6 of 6 thought this review was well written
Don't worry, there's no real spoilers about the film.
Final Fantasy games have always been reknown for their monsterous soundtracks. Fight themes, songs and pieces for continents and cities all around the make-believe globes, and of course, those lush cut scene. So it is only natural that the soundtrack to their first proper FF-related movie to have such a beast of a CD. Well, 2 infact.
The soundtrack was composed by Nobuo Uematsu, known for his work on past Final Fantasy ganes (Except the song "Calling", which was written and performed by Kyosuke Himuro). The first CD kicks off with a rendition of the opening theme for FFVII. It's strikingly similar to the original, but lasts only about a minute. The soundtrack only really gets interesting at "Beyond The Wasteland", an eerie 4-minute piece combining haunting sounds with slight bursts of violin and piano, and it really sets a scene. It perfectly describes Midgar (The main city in which Final Fantasy VII begins in), and suddenly rushes into a more Western song, with high-pitched violin melodies laced over a distorted lead guitar.
The next song that got my attention a lot more was "For The Reunion", a more fast-paced song based on a piano melody being repeated. It is quickly joined by wooden instruments, providing a more Asian feel to the song as electronic noises over the top build up gradually to head into a piano remake of the classic battle music, "Tatakau Monotachi". The two together fit nicely, although this rendition on piano isn't as energetic and harder than the original. Then of course, another classic from the game, "Aerith's Theme" has been again remade on piano (Although I suppose that isn't much of a remake). It's a very beautiful song anyway, but this version feels very haunting and depressing, and adds a sense of miswell-being and harmony. It's certainly a highlight of the first disc, and a song most game lovers will be familiar with. One of the more appealing songs from the first CD was "Violator". Beginning with an Aveneged Sevenfold-esque intro, it quickly heads into a combination of heavy metal backed by a drum machine, which sounds echoey. It's such a weird track to listen to for a FF soundtrack, but it's undeinable how heart-racing it can get.
Now then, disc two begins with a more traditional FF-style song. "Divinity I" feels like a giant build up. Those high choirs, the racing sounds of the brass orchestra against rolling druums, it all mixes to create a truely epic sound. And then it heads into the Advent Children remake of the fight theme, and oh my god has it changed. Palm-muted guitars? Dance beats being hit incredibly fast? This is no longer traditional Final Fantasy, and very quickly we see the openess and talent of Nobuo's composing. "The Chase Of Highway" is the next harder-hitting song, and it feels like it's taken directly from an 80's action movie. The lead guitar riff is just so insanely catchy, and fitted against more electronic sounds, it sounds magnificent. If you've played the game before, it's going to be obvious what scene it is from from the title, and trust me, it plays out so well.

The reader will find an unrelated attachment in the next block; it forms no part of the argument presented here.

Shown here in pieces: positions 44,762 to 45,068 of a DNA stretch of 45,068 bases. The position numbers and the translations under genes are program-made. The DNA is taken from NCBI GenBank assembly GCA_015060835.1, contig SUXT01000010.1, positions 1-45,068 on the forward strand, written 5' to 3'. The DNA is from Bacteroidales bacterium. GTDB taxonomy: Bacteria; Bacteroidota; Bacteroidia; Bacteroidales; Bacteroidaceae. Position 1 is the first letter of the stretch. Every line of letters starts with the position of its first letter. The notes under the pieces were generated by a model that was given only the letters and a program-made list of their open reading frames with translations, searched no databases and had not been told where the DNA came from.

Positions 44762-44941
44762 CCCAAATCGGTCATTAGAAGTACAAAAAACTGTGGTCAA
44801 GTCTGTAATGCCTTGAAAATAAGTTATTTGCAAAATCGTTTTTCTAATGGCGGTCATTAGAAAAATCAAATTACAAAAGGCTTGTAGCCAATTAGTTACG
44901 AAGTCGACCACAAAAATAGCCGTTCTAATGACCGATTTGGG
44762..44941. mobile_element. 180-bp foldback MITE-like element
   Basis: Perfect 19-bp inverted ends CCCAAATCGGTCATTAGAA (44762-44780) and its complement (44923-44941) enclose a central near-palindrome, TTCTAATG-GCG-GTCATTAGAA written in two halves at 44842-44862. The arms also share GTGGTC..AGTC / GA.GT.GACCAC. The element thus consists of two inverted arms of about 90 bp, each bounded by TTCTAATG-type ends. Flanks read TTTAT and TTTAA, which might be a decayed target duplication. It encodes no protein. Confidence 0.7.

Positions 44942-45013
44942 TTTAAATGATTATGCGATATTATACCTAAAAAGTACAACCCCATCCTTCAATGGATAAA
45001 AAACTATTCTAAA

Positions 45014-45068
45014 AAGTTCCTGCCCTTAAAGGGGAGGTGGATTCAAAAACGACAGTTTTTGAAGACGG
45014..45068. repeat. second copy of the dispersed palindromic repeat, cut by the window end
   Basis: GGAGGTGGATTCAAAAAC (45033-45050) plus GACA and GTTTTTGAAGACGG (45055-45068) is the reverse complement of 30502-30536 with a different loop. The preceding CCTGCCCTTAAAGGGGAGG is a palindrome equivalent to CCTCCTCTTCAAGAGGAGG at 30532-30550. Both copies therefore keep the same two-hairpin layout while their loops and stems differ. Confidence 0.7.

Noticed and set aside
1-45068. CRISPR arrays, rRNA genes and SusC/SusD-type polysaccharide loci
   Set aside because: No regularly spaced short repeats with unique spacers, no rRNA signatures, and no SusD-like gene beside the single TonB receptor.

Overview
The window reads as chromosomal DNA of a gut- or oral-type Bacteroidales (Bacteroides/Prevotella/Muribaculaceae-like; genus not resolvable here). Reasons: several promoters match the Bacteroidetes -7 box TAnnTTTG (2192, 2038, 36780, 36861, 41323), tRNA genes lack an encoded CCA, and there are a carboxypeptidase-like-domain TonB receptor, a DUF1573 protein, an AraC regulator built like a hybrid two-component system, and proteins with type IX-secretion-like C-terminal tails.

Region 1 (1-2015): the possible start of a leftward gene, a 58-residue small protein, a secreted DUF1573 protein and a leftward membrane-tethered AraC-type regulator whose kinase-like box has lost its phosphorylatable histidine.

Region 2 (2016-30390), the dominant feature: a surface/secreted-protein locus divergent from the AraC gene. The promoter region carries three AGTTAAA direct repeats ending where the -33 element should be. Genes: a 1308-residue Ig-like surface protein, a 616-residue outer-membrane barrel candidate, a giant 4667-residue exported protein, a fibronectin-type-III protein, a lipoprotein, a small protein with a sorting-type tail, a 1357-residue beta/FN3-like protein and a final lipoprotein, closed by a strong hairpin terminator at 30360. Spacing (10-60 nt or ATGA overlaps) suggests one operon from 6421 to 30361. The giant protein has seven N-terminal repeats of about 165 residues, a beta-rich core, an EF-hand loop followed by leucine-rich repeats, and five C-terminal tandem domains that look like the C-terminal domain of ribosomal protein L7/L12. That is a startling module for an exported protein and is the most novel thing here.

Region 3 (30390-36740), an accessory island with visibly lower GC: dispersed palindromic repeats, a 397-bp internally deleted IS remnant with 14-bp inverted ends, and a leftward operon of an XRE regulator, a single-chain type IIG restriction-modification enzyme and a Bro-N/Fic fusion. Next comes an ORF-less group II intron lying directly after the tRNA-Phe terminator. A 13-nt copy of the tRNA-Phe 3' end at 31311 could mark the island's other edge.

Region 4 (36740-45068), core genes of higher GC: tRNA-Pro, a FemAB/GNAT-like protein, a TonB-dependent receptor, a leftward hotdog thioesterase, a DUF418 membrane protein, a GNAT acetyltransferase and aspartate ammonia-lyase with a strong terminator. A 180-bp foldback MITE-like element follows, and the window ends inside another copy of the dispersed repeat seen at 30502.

Once again, the remakes of older songs feel more modern and updated, and they sound great in my opinion. "J-E-N-O-V-A" and "Advent: One-Winged Angel" (Actually the Sepiroth theme) feel more up-to-date, with lead guitars busting out some sick solos over a pretty standard drum beat. Of course, the latter feels incredibly spectacular. 6 minutes of pure orchestrated Final Fantasy. It soon shifts from a standard orchestra to something you'd expect from Iron Maiden or Coheed And Cammbria or something, combining piercing licks with that
choir almost chanting "Sepiroth!" throughout. This song is the true meaning of a modern-day epic, and it works to perferction. The final song, "Calling", shouldn't have even made the soundtrack for me, and I think the 2CD set could've been better without it. I mean, after hearing the soothing sounds of "Cloud Smiles", a beautifully-composed piece of string orchestra, "Calling" just seems to ruin the mood.
I'm not going to say this soundtrack was flawless. It has it's downsides like most other CDs. There are a few tracks which are about a minute, which seems a little out of place and doesn't give you long enough to get into them ("Materia" and "Encounter" are the 2 most noticeable) come to mind. And of course there's "Calling", but other than this, this soundtrack is a superb way to bring the Final Fantasy VII music back to life, and give it an electronic makeover while they are at it. The lead guitar in a lot of these tracks will make you want to play like that, and combined with such a professional and taltented orchestra, it really does fit well with the movie. I know this isn't in the soundtrack, but I love how one of Kadaj's henchman has the "battle won" bit as their ringtone. A little montage to the cult-classic RPG that made me smile when I heard it.
Yes, this is a soundtrack for all ears. Rockers and orechestra players will both find something they can relate to about this soundtrack, and something to introduce them to different styles. I so suggest you listen to this after seeing the movie, because that way you will be able to appreciate it more because of how it fits with the scenes, but if you want to get your hands on this to listen to the renditions of older songs and the newer songs as well, don't let me stop you! It's a brilliant listen, and I found it entertaining most of the way through. I know I only commented on the more outstanding songs, but trust me when I say about 90% of this is class FF music.